I’ve been trying not to pressure myself to write or even think anything profound about this moment we’re in, but then I was on a panel this week discussing the future of theater, and playwright Luis Alfaro quoted his mentor: There were writers before you, and there will be writers after you. So tell the story of Today. I really heard this, and since I guess I AM a writer, and I DO have a brain and a heart, I perhaps owe it, if not only to myself, to have and share a thought or two about Today.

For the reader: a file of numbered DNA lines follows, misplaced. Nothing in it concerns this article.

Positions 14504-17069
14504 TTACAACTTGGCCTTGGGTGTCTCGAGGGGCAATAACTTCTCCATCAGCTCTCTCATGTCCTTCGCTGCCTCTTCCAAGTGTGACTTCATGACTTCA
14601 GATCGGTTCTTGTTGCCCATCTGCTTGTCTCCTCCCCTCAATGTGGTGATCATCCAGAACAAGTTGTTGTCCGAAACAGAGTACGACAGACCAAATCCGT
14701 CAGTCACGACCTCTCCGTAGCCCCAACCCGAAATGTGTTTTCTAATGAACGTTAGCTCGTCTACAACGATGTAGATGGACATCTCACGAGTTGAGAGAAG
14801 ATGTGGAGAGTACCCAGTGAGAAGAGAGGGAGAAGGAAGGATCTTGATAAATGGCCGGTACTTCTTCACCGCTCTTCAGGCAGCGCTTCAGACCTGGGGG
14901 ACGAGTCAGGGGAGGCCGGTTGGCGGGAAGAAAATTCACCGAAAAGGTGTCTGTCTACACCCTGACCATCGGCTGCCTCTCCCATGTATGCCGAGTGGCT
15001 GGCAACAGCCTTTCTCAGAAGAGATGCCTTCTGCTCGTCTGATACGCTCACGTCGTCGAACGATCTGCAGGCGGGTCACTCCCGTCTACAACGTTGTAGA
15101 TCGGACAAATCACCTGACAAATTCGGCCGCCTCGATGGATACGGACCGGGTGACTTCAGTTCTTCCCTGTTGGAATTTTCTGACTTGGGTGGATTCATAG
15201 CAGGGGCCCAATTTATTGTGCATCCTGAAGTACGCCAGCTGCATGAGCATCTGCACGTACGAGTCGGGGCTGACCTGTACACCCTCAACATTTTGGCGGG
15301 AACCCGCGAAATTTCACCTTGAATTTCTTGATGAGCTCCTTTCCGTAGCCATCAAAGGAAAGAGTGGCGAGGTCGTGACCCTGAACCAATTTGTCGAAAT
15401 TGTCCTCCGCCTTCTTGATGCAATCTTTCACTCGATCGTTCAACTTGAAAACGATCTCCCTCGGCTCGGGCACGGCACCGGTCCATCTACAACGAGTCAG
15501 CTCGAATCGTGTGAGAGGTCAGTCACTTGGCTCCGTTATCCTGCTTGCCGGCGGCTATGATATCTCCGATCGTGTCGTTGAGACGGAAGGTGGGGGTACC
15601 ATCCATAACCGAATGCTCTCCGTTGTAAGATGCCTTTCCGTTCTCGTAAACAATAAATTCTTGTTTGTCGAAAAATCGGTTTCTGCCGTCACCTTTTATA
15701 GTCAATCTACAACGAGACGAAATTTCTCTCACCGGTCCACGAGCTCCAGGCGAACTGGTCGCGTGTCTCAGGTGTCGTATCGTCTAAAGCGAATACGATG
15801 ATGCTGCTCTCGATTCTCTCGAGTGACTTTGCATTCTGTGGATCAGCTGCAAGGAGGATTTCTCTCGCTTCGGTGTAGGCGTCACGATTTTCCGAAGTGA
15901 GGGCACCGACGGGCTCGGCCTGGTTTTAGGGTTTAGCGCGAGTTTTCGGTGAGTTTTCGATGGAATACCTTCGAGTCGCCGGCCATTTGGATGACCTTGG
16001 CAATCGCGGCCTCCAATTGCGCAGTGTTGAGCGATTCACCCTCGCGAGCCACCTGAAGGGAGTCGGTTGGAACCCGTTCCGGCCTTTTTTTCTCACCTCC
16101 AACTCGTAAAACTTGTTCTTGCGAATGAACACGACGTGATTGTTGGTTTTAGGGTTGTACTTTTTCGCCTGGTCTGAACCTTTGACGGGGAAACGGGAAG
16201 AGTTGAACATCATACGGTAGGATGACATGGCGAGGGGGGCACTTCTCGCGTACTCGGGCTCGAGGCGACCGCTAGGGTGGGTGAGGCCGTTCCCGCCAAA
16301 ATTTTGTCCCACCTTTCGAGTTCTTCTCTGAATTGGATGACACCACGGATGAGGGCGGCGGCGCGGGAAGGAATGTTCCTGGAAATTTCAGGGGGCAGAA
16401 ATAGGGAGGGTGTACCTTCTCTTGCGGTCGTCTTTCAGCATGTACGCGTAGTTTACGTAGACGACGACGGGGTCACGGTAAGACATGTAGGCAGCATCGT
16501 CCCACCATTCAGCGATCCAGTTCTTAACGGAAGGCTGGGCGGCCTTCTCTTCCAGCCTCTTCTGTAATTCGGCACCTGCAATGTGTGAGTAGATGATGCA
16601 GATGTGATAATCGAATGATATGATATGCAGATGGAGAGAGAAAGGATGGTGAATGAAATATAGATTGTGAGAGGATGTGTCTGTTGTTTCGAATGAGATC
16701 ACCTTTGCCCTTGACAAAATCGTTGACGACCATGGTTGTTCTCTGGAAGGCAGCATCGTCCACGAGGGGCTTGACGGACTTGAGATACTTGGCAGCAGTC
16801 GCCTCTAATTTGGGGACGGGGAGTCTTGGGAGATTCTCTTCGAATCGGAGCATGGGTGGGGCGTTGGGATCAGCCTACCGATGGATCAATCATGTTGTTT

AND SO, a thought I had this week: I find that when I’m reading Covid news, I can never do so objectively. For one, the virus is a new thing and we’re everyday watching as the Science Sausage gets made — as researchers learn more, they are contradicting themselves and each other, which means, even moreso than usual — WE MUST DECIDE FOR OURSELVES WHAT WE BELIEVE TO BE TRUE. When I’m reading grim news, I feel like the article is oftentimes manipulating me into fear, so that I’ll take the pandemic seriously, and I leave the article feeling stupid, helpless and afraid, like I’m a future host for a virus and the walls I’ve built around myself are porous and for show. COOL! And then, when I read a more positive article, one focusing on perhaps encouraging data or findings, I’m encouraged by it, finding myself longing to believe it — but it’s because I so badly want things to be better. My brain goes: that is better, and therefore, it is true. (For a deeper looker into why the brain does that, this Atlantic Article summarizes it better than I ever could.) I can never read from a neutral place, it’s always filtered through feeling. Which makes me wonder — is finding and a maintaining a neutral brain before you consume information sort of a meditative practice, in itself? OR SHOULD I GET AN ADULT SIZED KIDDIE POOL FOR THE BACKYARD?